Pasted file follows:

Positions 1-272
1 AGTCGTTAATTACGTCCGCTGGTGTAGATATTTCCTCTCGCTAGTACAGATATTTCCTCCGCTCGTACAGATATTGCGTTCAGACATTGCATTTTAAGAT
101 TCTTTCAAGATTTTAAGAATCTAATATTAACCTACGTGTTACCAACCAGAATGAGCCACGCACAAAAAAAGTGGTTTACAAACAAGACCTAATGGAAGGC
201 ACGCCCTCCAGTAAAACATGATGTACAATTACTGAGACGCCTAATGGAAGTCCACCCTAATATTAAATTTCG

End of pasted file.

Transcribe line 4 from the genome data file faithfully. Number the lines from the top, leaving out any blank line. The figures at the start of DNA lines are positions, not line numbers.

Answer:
201 ACGCCCTCCAGTAAAACATGATGTACAATTACTGAGACGCCTAATGGAAGTCCACCCTAATATTAAATTTCG